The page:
Handel’s second opera for the so-called “rival queens,” Francesca Cuzzoni and Faustina Bordoni, was Admeto, which had its premiere in 1727. Their purported rivalry—created more by the public than by the singers themselves—resulted most famously in the cat fight parodied by John Gay in his Beggar’s Opera of the same year. The operas Handel wrote for these reigning divas are as musically brilliant as any of his other works. But as a result of his attempts to structure dramas that would give absolutely equal value to two leading ladies, the rival-queen operas are dramatically problematic and strain credulity at times, Admeto not excepted.
Christopher Hogwood conducts the Orchestra of the Age of Enlightenment and a distinguished cast including Danielle de Niese and Charles Workman in Wayne McGregor's new production of Handel's opera in which The Royal Opera and The Royal Ballet appear in a rare and beautifully crafted collaboration. Filmed with High Definition cameras and recorded in true surround sound.
Renée Fleming and Andreas Scholl lead a superb cast in Stephen Wadsworth’s celebrated production of Handel’s Rodelinda from the Metropolitan Opera – based on the "Live in HD" transmission to cinemas worldwide. The title role is unique in featuring no less than eight magnificent arias. Renée Fleming’s triumph in the first run of the production was hailed by The New York Times, "Ms Fleming draws on every resource of her artistry in this portrayal: luminous sound, exquisite ornamentation, floating high notes, emotional volatility."
…Yet these are not fragile or rarefied renditions, for Oberlinger and her companions are quite vigorous in the Allegro movements; the long, lyrical lines in the Larghettos and Adagios are always solidly supported through the soloist's unerring ornamentation; and the accompaniment is fully realized and strongly characterized, distributed throughout the works to a variety of basso continuo instruments. The illustrated booklet includes an informative essay on the recorder's history and Handel's music by Gerhard Braun, and the recording is absolutely clear in details and natural in reproduction. This disc is highly recommended.
The emotional content, lyricism and direct appeal of Gavin Bryars’s music are unique, reflecting a contemporary composer’s absorption and transformation of several centuries of musical craftsmanship in order to reflect his, and our, own epoch. Originally written for harpsichord, After Handel’s Vesper is a strong illustration of Bryars’s post-minimal interests in early music repertoire. Ramble on Cortona, derived from 13th-century music, makes expressive use of the piano’s resonant qualities, while in the highly-coloured, almost impressionistic The Solway Canal, landscapes pass by as if in a dream.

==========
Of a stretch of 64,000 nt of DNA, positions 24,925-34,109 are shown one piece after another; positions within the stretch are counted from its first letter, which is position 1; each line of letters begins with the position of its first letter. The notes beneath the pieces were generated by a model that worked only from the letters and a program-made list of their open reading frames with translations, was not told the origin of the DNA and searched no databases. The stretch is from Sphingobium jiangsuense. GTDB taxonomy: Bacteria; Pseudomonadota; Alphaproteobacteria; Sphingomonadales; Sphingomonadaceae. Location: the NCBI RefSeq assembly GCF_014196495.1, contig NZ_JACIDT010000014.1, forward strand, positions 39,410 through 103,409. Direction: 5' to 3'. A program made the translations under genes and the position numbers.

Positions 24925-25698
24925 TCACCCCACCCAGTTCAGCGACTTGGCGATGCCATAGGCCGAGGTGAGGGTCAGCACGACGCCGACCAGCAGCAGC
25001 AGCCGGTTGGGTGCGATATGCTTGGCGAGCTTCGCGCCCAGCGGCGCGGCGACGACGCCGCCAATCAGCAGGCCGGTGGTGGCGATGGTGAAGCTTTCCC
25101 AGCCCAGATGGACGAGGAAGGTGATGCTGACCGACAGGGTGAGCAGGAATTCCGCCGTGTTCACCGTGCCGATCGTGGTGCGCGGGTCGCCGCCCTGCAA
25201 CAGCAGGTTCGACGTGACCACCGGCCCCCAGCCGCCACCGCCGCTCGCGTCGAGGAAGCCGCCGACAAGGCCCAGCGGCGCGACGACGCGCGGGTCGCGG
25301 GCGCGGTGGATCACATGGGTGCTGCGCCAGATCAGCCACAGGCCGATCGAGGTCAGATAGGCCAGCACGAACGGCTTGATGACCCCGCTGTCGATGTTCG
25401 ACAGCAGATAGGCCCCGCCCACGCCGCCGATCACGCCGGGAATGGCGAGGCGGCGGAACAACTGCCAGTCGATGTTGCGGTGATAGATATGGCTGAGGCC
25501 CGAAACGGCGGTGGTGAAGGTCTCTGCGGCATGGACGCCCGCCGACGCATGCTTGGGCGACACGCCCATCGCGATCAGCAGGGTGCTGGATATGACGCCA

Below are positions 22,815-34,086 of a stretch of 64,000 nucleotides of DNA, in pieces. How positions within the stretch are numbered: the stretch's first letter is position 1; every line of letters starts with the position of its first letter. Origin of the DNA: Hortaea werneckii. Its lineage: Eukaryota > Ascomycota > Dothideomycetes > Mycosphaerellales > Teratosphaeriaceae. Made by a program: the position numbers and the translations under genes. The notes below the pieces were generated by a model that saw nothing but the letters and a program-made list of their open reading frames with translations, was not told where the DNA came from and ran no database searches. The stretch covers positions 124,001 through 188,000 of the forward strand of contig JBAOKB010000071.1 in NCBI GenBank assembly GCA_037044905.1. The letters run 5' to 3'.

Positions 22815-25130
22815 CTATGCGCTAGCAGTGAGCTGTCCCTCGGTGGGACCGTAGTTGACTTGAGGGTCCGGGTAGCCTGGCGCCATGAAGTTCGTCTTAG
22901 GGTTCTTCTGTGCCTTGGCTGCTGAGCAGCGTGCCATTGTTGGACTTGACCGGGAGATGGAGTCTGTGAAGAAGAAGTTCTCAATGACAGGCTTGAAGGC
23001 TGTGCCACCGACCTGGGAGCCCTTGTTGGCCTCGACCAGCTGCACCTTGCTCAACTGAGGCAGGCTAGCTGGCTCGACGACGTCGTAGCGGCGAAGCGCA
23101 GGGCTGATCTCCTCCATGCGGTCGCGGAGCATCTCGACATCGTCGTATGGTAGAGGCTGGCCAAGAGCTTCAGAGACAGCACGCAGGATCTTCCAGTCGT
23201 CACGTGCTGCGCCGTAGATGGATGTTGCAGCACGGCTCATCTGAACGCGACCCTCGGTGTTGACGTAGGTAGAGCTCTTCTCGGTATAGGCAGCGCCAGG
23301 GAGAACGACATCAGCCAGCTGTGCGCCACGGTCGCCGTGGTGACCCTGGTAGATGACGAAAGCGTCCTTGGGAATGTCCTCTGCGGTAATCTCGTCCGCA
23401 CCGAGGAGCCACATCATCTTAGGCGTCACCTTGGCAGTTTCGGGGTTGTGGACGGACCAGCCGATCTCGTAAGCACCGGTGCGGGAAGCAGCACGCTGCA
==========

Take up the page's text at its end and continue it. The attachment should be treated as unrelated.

«Ho voluto raccontare la storia delle scoperte che il più grande scienziato ha assicurato al mondo intero. Perché? Perché siamo ignoranti, in troppi non sappiamo da dove veniamo e perché» - Dario Fo …
Hearing or performing music comes closest in the range of human activity to a visceral connection to the past. As long as we have notation and knowledge of how to interpret it, we can effectively experience something like our ancestors did when they sang the same music. Of course, our 20th-century sensibilities and knowledge–or lack thereof–prevent us from sharing identical responses, but as with the music on this disc, when we hear it we are in some way transported to another place. We know a completely different sound world from our own; we know that the accepted order of certain things was different. And we also know that in many ways people haven't changed. Machaut's music conveys a spirituality–both joyful and contemplative–that's as true in its impact as it must have been 600 years ago, a point made ever so clearly by these especially vibrant and vital performances.